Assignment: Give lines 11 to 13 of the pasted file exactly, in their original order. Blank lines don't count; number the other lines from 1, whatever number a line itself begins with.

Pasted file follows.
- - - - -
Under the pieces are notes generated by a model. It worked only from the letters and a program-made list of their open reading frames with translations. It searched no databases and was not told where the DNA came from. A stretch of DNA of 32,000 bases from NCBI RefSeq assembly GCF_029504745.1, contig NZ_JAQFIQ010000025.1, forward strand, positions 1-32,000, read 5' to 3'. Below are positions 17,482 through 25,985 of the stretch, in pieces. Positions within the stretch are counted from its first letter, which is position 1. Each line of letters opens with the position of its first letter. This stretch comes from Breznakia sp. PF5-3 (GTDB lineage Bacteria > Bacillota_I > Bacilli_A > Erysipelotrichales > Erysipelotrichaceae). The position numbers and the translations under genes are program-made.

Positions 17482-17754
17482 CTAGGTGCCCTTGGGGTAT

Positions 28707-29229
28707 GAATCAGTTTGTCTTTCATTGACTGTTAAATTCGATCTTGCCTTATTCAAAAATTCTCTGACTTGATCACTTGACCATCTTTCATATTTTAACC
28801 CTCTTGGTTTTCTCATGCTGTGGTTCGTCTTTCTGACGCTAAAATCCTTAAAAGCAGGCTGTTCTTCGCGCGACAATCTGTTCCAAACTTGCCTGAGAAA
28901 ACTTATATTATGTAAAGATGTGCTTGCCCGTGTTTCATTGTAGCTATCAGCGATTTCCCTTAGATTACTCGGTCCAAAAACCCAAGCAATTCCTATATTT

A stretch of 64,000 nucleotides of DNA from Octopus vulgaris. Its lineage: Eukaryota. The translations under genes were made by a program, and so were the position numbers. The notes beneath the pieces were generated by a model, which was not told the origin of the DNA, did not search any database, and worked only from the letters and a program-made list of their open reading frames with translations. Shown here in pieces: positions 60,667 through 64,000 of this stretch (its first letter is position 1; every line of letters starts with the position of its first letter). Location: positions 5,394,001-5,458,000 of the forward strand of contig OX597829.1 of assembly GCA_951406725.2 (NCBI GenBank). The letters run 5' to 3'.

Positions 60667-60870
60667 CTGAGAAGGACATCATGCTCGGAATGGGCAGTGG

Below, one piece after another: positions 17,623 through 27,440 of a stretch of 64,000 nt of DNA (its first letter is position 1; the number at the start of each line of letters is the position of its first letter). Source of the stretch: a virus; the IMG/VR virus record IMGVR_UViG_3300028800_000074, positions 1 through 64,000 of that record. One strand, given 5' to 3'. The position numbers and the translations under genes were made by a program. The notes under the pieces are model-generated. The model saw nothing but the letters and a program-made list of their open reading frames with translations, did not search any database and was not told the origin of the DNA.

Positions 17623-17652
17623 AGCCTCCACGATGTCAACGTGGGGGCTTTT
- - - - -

Below, one piece after another: positions 17,623 through 27,440 of a stretch of 64,000 nt of DNA (its first letter is position 1; the number at the start of each line of letters is the position of its first letter). Source of the stretch: a virus; the IMG/VR virus record IMGVR_UViG_3300028800_000074, positions 1 through 64,000 of that record. One strand, given 5' to 3'. The position numbers and the translations under genes were made by a program. The notes under the pieces are model-generated. The model saw nothing but the letters and a program-made list of their open reading frames with translations, did not search any database and was not told the origin of the DNA.

Positions 17623-17652
17623 AGCCTCCACGATGTCAACGTGGGGGCTTTT